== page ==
Figure 2.28. Vertical geometric irregularity. Vertical geometric irregularity exists if the horizontal dimension of the lateral-force-resisting system is more than 130% of that in the adjacent story: 1.3b < B. For example, the width of frame at level 6 = 160 ft, the width of frame at level 7 = 100 ft. 160 ft > 1.3 x 100. Therefore, vertical geometric irregularity exists.

Figure 2.29. In-plane discontinuity; type-4 irregularity. A type 4-irregularity exists when there is an in-plane offset of the lateral system greater than the width of the system. L > l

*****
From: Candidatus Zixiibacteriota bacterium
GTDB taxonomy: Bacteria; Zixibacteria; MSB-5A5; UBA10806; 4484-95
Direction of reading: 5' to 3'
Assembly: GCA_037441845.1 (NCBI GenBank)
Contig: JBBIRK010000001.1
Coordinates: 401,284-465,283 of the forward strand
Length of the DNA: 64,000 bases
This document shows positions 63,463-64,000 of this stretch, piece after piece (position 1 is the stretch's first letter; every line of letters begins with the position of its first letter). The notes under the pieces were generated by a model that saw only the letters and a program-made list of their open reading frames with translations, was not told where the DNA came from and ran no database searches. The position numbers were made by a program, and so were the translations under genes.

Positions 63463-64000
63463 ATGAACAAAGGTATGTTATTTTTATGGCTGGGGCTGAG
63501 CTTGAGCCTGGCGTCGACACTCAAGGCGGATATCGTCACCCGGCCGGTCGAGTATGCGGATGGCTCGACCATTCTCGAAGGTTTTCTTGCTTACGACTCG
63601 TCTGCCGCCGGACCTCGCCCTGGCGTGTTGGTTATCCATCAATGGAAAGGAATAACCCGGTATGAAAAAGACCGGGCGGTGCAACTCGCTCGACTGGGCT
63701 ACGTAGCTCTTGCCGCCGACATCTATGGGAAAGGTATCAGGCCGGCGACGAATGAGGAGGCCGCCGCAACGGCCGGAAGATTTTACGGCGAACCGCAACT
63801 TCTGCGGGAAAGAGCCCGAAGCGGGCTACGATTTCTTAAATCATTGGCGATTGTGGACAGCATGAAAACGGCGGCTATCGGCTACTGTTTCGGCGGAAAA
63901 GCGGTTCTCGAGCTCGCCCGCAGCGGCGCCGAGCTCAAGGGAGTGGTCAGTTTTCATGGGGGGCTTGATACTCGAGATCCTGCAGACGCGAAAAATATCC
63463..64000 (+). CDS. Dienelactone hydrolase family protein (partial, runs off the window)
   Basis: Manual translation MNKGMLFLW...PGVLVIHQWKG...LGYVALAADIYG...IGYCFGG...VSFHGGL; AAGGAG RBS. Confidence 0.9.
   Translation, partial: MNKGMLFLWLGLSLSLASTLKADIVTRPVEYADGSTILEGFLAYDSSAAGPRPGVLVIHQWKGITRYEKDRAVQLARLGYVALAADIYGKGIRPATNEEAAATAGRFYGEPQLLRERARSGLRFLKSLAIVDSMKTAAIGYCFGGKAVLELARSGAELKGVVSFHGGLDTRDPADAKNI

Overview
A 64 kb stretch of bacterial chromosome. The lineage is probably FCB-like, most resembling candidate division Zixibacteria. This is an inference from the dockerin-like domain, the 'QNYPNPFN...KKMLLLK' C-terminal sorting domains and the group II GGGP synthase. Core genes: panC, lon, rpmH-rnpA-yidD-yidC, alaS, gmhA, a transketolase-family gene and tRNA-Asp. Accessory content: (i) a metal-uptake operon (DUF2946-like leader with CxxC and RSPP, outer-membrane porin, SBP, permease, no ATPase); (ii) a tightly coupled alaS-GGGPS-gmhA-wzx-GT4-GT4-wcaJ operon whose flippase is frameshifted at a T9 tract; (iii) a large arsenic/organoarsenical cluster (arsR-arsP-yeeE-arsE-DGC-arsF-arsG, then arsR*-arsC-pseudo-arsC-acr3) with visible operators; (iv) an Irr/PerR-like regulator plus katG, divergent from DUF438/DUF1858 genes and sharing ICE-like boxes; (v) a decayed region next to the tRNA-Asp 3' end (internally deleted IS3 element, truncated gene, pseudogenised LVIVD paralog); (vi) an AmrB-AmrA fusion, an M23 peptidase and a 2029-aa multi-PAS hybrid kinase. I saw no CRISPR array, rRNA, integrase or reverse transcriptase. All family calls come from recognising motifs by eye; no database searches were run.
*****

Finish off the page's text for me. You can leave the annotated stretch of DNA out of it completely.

Assume L = 60 ft and l = 30 ft. Then the left side of upper brace is offset 60 ft from the left side of lower brace, greater than the 30 ft, the width of the offset brace. Therefore, a type-4 irregularity exists.

Figure 2.30. Discontinuity in capacity (weak story); story strength at levels 4 and 3. A weak story condition exists when the story strength is less than 80% of that of the story above:

For a moment frame, compare the strength of column shears in the two stories. For shear walls, compare the smaller of nominal shear strength Vn or Vm, the shear strength corresponding to the nominal flexural strength.

Figure 2.31. Torsional irregularity. Torsional irregularity exists when dmax, the maximum story drift at a corner including accidental torsion, is more than 1.2 times the average of the drifts at the corresponding corners.
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